Drinks: I like wine, and it's usually good at tavernas, because, again, the owner is probably making his own. I never buy bottled wine. Apart from the prices of bottled wine, I don't like drinking wine which I know has additives to get the taste and colour right. Home-made wine, the kind that our tavernas here always serve, taste just like the wine I drink at home, which is older than a decade, and was allowed to ferment naturally in a wooden barrel. Bottled wine can be good, but I don't really feel the need to order it. Bottled wine is what raises the price of a meal. You can ask the owner to taste both the red and white house wine on offer at the taverna and choose which one you prefer. I like beer too, but it only really goes well with grilled meat, especially in the summer. We let the kids order a fizzy drink when we go out, as it's their occasional treat. But we always ask the waiter to bring the drinks with the food, because kids are kids, and they'll drink it before they even take their first bite.p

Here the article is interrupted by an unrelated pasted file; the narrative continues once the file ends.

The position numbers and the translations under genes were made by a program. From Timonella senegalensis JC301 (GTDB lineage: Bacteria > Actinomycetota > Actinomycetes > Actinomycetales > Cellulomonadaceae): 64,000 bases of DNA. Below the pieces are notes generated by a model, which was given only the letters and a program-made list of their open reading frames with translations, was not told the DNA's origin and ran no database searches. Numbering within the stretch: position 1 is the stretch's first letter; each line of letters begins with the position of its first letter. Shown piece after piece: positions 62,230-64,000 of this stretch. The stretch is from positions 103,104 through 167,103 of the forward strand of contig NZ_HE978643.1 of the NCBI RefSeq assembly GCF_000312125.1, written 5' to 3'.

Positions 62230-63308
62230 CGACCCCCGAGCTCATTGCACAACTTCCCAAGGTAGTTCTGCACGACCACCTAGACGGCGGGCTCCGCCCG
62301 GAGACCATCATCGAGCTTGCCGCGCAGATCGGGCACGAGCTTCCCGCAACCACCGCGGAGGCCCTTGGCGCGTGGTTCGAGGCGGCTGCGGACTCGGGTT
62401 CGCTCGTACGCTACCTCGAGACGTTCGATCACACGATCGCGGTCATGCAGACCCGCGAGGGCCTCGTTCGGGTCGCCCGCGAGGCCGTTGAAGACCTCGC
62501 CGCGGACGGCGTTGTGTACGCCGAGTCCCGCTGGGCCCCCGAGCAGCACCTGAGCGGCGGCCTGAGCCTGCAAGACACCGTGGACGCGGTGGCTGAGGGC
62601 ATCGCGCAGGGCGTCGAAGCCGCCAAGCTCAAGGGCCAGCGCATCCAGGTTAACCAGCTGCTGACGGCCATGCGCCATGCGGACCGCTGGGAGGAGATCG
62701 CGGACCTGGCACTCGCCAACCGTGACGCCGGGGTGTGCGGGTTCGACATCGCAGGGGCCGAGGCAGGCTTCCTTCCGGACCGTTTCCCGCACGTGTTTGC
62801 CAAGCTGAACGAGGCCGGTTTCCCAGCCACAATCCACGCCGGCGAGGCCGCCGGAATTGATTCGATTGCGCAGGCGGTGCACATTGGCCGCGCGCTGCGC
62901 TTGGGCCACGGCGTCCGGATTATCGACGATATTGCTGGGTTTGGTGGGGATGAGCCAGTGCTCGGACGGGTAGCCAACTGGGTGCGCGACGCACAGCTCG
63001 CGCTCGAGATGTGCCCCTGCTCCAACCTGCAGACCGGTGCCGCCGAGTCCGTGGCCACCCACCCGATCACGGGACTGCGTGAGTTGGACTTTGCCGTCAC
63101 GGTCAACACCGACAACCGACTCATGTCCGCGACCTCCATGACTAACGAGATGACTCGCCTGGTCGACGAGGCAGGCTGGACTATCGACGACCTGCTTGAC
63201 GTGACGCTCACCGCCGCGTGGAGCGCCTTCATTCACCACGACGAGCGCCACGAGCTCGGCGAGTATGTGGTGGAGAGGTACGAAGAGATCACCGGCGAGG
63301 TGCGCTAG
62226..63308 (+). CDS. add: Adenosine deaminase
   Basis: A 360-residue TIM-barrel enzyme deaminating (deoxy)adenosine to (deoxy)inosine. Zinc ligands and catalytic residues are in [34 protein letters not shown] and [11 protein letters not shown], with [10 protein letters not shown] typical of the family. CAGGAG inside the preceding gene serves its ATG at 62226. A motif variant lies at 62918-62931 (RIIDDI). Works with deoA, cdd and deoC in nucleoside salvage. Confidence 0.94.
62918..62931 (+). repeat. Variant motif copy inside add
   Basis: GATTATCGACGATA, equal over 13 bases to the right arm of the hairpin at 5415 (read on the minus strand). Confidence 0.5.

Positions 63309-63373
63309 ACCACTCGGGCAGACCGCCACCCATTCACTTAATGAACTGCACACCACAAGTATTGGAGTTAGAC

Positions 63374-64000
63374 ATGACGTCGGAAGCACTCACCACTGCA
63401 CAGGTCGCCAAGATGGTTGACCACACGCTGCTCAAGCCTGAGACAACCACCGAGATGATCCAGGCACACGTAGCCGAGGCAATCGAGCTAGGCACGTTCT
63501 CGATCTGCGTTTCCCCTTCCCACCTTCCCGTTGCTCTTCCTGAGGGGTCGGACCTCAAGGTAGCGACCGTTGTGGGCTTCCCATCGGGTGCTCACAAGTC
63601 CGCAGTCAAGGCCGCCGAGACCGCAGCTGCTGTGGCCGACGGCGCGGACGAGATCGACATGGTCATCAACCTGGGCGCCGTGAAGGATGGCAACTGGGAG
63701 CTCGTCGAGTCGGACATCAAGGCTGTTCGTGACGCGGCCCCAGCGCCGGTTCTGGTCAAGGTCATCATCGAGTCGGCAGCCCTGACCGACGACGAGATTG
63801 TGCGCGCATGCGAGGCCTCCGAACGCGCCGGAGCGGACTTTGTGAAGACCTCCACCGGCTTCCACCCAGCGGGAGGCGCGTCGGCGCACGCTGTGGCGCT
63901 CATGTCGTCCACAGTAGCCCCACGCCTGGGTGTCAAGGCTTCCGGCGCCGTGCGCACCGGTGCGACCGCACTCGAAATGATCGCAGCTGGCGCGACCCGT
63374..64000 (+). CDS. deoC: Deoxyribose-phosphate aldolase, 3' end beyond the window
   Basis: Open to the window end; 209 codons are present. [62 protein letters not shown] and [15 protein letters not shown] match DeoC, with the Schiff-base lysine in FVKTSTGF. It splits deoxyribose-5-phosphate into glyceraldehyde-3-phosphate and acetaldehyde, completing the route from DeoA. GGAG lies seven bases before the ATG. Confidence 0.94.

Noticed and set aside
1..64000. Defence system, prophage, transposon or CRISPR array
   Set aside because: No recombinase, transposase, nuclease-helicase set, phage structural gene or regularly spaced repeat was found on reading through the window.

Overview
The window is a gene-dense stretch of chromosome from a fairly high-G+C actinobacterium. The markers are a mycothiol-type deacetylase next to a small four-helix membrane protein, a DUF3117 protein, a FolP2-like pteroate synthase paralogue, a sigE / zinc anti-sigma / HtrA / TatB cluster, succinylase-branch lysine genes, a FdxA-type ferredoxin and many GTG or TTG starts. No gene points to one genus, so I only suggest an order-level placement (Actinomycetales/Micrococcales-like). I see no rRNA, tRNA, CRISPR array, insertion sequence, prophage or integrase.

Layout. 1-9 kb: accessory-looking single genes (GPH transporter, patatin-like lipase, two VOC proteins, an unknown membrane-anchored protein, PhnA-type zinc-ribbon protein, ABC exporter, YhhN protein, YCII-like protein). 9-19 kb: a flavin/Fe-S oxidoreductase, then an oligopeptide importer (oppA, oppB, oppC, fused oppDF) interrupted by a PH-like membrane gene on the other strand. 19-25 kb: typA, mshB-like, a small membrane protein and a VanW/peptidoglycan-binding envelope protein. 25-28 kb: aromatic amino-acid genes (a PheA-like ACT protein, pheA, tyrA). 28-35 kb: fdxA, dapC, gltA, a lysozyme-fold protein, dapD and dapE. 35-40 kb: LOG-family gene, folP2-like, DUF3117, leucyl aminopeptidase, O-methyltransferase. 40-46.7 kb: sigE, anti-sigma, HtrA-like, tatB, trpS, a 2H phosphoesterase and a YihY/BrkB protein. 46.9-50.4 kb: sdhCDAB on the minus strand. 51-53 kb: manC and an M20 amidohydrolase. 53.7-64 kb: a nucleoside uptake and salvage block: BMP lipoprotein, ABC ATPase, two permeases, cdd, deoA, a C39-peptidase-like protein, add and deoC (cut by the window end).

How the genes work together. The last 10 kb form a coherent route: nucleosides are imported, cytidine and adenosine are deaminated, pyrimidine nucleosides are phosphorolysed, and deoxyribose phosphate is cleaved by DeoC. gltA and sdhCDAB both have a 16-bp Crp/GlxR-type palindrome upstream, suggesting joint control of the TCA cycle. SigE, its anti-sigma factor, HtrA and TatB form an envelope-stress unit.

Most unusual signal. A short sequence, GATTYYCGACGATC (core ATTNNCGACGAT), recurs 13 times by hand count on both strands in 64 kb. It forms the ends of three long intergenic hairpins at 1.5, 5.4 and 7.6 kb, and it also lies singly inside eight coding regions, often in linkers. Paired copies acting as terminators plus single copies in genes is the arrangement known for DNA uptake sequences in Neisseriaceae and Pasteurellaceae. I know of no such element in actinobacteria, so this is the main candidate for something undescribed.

Crete in spring or at Easter is one of the best times to visit the island, but most people come in the summer. If you are coming to Crete during the hotter season, check out my summer food post specially written for tourists, Taste Crete.

*Because of the sheer volume of photographs I upload, it's easier to view them on my facebook page (if you have a facebook account, click 'Like'). My food photographs chronicle my husband's advice: these are my family's rules when we go out for (usually) lunch. Our taverna food choices (with a heavy bias towards meat) reflect the Cretan style of eating out, which differs from the summertime tourist's choices. Vegetarians need not fear - Greek cuisine fully caters for the non-carnivore!